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-   -   Uber Noob Charcoal Grilling questions (http://www.homebrewtalk.com/f56/uber-noob-charcoal-grilling-questions-119795/)

San_Diego_Matt 05-17-2009 04:36 PM

Uber Noob Charcoal Grilling questions
 
So, I normally cook food outside on my Weber propane grill, but have recently had the desire to cook over charcoal.

Instead of going all in and spending big $ on a charcoal kettle, I borrowed my parent's never used Weber Smokey Joe.

So, I've been poking around on line for fuel for this thing. Everything from Match Lite/Kingsford to big bags of mesquite charcoal.

I have a chimney starter thing, but am clueless as where to go from here.

Can someone with more experience recommend a charcoal for me and give me some suggestions on where the best place to buy this sort of stuff is?

Thanks

Matt

Yuri_Rage 05-17-2009 04:45 PM

I love natural lump charcoal, but be sure to close the dampers a bit when you burn it, or it will burn really fast. You don't need any lighter fluid, just use the chimney starter per the instructions.

You can buy it at any good grocery store or a grill/bbq specialty store. Avoid Kingsford and Cowboy lump charcoal. Big Green Egg brand is expensive but usually very good. Here's a link that includes some pretty thorough reviews.

chefmike 05-17-2009 04:51 PM

+1 to the lump charcoal. It works really well. I light it with sawdust/wax mixture blocks made in old egg crates. Or a #10 can as a chimney starter.

I love cooking on a weber kettle grill. I converted a gas grill given to me into a charcoal smoker. I fire it with lumps of hardwood and hardwood charcoal.

I do not like the briquettes... they burn fast and leave ALOT of ash. I load my grill, cook, then close the dampers and the coals go out and are ready for next time. I use at least 50% less lump charcoal than briquettes.

arturo7 05-17-2009 04:54 PM

With a chimney you will want to use briquettes. Lump has many small bits that fall through a chimney.

You do not need or want the match light type.

Other than that it's up to you. The Little Smokey is a fine grill.

chefmike 05-17-2009 04:56 PM

Quote:

Originally Posted by arturo7 (Post 1329305)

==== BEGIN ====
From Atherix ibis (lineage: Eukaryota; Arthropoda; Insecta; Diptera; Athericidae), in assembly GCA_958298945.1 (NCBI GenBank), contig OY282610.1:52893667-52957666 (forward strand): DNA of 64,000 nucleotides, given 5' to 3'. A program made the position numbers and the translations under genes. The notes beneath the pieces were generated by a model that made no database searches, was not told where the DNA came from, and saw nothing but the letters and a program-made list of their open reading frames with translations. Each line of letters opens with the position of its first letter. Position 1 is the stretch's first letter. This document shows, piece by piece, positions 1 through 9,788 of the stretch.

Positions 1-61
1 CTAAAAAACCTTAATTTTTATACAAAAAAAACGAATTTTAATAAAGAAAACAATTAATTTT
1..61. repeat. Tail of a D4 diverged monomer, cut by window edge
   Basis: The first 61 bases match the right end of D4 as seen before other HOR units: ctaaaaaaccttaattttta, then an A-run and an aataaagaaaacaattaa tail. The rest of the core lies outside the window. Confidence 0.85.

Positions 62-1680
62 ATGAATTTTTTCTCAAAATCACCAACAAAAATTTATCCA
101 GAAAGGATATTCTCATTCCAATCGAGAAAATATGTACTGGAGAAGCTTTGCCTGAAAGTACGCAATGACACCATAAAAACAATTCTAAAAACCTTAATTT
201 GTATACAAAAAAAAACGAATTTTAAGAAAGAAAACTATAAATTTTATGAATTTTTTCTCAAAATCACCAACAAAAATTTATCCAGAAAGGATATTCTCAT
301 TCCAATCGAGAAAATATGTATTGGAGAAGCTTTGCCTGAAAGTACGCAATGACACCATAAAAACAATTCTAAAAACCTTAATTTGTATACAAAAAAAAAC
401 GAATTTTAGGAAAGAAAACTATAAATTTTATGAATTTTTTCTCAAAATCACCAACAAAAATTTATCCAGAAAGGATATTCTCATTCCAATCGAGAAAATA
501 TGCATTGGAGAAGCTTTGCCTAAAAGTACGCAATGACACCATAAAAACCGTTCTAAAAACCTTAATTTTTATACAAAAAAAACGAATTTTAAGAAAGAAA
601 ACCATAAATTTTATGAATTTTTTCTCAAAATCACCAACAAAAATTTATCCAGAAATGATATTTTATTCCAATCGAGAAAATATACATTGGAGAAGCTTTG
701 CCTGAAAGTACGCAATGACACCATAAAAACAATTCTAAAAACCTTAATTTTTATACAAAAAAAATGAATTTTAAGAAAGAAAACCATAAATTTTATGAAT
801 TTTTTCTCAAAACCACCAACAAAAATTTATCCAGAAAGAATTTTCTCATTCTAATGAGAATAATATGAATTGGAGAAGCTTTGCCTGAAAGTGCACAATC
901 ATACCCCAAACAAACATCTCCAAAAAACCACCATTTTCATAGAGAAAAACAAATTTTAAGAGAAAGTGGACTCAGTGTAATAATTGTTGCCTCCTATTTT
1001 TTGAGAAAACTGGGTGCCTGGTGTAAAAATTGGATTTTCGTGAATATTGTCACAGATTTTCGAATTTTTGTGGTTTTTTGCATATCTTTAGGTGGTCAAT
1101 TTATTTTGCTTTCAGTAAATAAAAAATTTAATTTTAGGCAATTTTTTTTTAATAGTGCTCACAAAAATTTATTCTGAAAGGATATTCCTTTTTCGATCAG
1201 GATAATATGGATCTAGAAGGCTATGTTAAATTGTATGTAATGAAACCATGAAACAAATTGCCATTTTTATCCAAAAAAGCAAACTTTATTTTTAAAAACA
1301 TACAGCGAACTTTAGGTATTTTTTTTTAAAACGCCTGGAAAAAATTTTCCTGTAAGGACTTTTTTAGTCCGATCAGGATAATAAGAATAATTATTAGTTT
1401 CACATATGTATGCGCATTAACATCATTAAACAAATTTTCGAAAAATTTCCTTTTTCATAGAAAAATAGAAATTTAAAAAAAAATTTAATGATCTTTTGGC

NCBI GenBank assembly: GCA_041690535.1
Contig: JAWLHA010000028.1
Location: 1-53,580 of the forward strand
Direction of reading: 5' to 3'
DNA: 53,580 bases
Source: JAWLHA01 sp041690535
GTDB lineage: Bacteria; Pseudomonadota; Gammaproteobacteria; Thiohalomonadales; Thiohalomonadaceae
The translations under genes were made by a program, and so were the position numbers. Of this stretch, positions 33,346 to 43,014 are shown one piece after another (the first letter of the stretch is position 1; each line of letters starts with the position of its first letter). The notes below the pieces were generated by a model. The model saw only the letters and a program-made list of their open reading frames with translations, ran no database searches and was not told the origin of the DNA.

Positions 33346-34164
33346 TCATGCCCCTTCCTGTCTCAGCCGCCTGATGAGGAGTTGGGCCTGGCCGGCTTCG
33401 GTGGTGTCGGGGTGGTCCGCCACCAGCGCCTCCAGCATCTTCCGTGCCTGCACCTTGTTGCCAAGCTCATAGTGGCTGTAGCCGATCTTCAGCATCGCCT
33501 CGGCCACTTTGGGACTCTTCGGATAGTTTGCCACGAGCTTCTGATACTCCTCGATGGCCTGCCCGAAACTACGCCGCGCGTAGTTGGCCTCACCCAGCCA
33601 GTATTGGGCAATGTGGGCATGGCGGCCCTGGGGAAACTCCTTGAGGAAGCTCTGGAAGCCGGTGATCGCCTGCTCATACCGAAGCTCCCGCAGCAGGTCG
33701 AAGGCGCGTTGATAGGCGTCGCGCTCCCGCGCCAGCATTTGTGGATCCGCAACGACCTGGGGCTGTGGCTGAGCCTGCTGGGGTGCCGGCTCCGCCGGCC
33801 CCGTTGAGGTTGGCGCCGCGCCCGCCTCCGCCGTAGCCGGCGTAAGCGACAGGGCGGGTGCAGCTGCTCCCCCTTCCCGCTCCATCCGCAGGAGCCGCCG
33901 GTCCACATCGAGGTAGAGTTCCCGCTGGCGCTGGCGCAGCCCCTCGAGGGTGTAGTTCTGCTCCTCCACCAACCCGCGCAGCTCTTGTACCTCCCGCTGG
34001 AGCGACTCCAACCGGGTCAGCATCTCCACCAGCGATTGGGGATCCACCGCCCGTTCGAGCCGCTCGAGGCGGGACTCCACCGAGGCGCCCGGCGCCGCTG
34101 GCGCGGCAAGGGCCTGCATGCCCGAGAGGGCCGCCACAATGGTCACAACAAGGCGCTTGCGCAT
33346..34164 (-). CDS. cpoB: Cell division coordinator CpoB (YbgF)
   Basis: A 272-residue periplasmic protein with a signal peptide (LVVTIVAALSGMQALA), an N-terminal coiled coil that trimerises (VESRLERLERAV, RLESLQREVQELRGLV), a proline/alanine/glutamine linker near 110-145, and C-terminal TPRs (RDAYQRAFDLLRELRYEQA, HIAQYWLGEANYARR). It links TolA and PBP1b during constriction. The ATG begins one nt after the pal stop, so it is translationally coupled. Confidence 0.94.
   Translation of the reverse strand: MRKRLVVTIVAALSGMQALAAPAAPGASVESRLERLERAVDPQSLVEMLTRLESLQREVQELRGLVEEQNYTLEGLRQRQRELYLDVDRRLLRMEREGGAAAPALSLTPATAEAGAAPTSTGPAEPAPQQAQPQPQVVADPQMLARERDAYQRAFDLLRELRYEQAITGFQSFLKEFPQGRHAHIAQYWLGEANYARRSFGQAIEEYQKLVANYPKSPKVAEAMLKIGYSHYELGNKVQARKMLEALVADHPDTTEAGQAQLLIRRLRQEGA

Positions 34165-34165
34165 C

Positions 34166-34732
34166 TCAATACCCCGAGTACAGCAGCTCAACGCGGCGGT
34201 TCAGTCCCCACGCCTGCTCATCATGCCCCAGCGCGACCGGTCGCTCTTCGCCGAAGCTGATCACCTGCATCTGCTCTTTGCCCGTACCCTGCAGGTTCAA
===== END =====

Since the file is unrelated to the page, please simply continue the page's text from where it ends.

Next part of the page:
With a chimney you will want to use briquettes. Lump has many small bits that fall through a chimney.

I use a chimney with lump. And Yuri is about to say the same thing.

Yuri_Rage 05-17-2009 04:56 PM

I often use lump charcoal in a chimney. It works just fine.

San_Diego_Matt 05-17-2009 05:12 PM

awesome info guys. Thanks a million for the help!

remilard 05-17-2009 06:57 PM

Quote:

Originally Posted by Yuri_Rage (Post 1329296)
I love natural lump charcoal, but be sure to close the dampers a bit when you burn it, or it will burn really fast. You don't need any lighter fluid, just use the chimney starter per the instructions.

You can buy it at any good grocery store or a grill/bbq specialty store. Avoid Kingsford and Cowboy lump charcoal. Big Green Egg brand is expensive but usually very good. Here's a link that includes some pretty thorough reviews.

According to the site you linked, the BGE brand is the same as Royal Oak, which is cheaper and widely available. In my part of the country, it is also sold as "Best Choice" which is the regional generic brand.

I agree with disliking Cowboy. It is all scrap from manufacturing, which is environmentally friendly and all and it has been kilned so there is no wood flavor.

mmb 05-17-2009 07:28 PM

I use Royal Oak Lump, with a weber chimney starter. Pick the Royal Oak up at Walmart really cheap.

For grilling, Lump is great because you can get the hot temp needed to really sear the juices in.

arturo7 05-17-2009 08:49 PM

I am not in the lump camp when it comes to grilling. It's all the rage now, but so was John Tesh.

Briquettes are easier and more consistent. The only time I use lump is for smoking, where the meat will be subjected to the smoke for several hours.

Of course there are binders in briquette that are not in lump. But for grilling, where cooking time is less than an hour, the incredibly small amount of residue from these non-toxic and mostly odorless, flavorless binders that adhere to the meat is insignificant. Maybe it can be detected by lab instruments but not your nose or taste buds.

It is soooooo much easier to control temps with briquettes. Each briquette emits the same amount of BTUs and burns for the same length of time. With a given volume of briquette you know how long it is going to burn and at what temperature.

Because of the wide size range of the lump, from pebbles to honkers, there is absolutely no way way to tell how a given volume will burn. A given volume with a high bulk density (smaller pieces) will burn hot and fast. that same volume with a lower bunk density (larger pieces)will burn cooler and longer. It is always a crapshoot.

If you want a very hot fire for searing, start with a bed of briquettes and dump a ****load of smaller lump particles on top.

Lump is great for smoking but not for grilling. That's my two cents.


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